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Cleaning a chainsaw gas tank


Geochurchi's Avatar
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09-21-16, 02:10 PM   #1  
Cleaning a chainsaw gas tank

Hi All, what is the best thing to clean out a chainsaw gas tank?

 
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marksr's Avatar
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09-21-16, 02:41 PM   #2  
Depends on why it needs cleaning. I've used vinegar and baking soda on gummed up metal tanks, not sure if that mixture is ok on a plastic tank.


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09-21-16, 03:15 PM   #3  
Small gravel and water in tank with a vigorous shaking. Follow with a carb/choke cleaner shaking rinse and blow dry with compressed air.

Works for me.

RR

 
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09-21-16, 09:42 PM   #4  
Sand and water, both of which are the last things you would want in the carb, and would destroy an engine, Hmm.
How bad is it?
Just need rinsing out, or been years with old gas in it?

 
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09-21-16, 11:16 PM   #5  
How are sand and water going to destroy the engine when you use it to clean a gas tank? I've seen lots of gas tanks with a lot of water in them and it didn't ruin the engine. How is sand going to go through the carburetor and into the engine? I have used water to rinse tanks multiple times, rocks, ball bearings, whatever it takes to knock the rust loose and scratch around and clean the tank. As long as it gets rinsed and dried thoroughly, it's not a problem.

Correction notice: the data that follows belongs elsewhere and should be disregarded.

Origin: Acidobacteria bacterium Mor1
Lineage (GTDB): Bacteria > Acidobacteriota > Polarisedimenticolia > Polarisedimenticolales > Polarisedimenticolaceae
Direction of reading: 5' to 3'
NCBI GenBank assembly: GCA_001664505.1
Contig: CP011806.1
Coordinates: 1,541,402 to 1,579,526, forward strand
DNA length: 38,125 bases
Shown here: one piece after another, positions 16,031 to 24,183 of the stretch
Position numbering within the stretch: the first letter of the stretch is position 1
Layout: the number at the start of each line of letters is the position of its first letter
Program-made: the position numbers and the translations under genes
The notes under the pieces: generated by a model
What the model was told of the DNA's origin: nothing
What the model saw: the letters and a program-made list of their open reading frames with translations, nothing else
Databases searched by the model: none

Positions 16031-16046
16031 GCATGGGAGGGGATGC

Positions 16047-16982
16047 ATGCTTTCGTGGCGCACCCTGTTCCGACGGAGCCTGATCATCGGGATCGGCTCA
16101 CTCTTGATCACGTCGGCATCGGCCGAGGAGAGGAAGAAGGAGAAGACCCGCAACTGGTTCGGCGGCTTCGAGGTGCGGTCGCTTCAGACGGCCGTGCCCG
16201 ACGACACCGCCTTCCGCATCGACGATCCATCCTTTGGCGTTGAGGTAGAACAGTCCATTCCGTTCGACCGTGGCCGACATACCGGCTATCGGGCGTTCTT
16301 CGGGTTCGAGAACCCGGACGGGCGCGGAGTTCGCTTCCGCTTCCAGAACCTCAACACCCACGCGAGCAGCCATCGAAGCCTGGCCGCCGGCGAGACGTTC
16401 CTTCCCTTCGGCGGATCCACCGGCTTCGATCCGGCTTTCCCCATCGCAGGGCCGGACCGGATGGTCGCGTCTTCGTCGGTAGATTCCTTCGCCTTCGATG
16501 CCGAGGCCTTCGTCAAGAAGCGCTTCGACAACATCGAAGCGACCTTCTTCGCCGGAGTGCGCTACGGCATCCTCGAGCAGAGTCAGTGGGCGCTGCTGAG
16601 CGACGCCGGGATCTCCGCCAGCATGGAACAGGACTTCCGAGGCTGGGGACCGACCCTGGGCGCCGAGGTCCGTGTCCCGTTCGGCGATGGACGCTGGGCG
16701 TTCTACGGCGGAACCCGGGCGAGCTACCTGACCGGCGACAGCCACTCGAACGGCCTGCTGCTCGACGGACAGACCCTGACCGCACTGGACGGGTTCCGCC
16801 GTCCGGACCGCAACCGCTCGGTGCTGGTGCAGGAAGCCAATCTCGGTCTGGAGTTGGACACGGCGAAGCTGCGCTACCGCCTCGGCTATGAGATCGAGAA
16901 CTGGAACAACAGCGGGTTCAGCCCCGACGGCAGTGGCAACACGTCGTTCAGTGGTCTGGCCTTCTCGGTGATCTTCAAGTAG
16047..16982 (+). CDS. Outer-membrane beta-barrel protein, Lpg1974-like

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09-22-16, 03:46 AM   #6  
As Cheese said - water in the tank isn't a big deal. Long ago I brazed up a couple of motorcycle gas tanks, the first thing I did was remove the gas and replace it with water. I've cleaned several old automotive gas tanks that were gummed up with gas that had turned to 'varnish' After the cleaner was well rinsed with water and then drained a final rinse with a solvent normally removes the raining water. Using water in the cleaning process has never presented an issue with engine.


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09-22-16, 09:07 AM   #7  
Many years ago my dad was brazing the gas tank off our hay baler, he rinsed the tank with water but didn't leave the water in the tank, it blew up and he got terrible burns. Moral of story: If you are going to weld a gas tank leave the water in the tank. Have a good one. Geo

 
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09-22-16, 10:54 AM   #8  
Dulley noted Geo.
It doesn't seem like old gas was left in there,it's more like black gum or sealant, no rust.

 
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09-22-16, 12:09 PM   #9  
If it's just gummed up from old gas any of the cleaning methods mentioned should work. Sealer can be difficult. I've had issues with sealer peeling on my tractor tank since I've had. I believe the last time I cleaned it I got about 95% removed and don't expect any more problems. 20 yrs ago I removed all that was loose but over the years more started flaking off


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09-22-16, 06:23 PM   #10  
Is it a metal tank and can you remove it? I just cleaned out a badly rusted gas tank on a 1973 Briggs and Stratton 5 hp. I removed the tank and put small rocks in it with some vinegar. Shake it for about 15 minutes. That got out all the big flakes of rust. Then I got some muriatic acid from home depot and filled the tank with that for about 10 minutes. That turned the inside of the tank silver again. Then I rinsed it with vinegar and baking soda, then with water, then with gasoline. This might work to remove gum and sealant. I also read on a motorcycle site that its not a good idea to seal a tank because of pealing.

 
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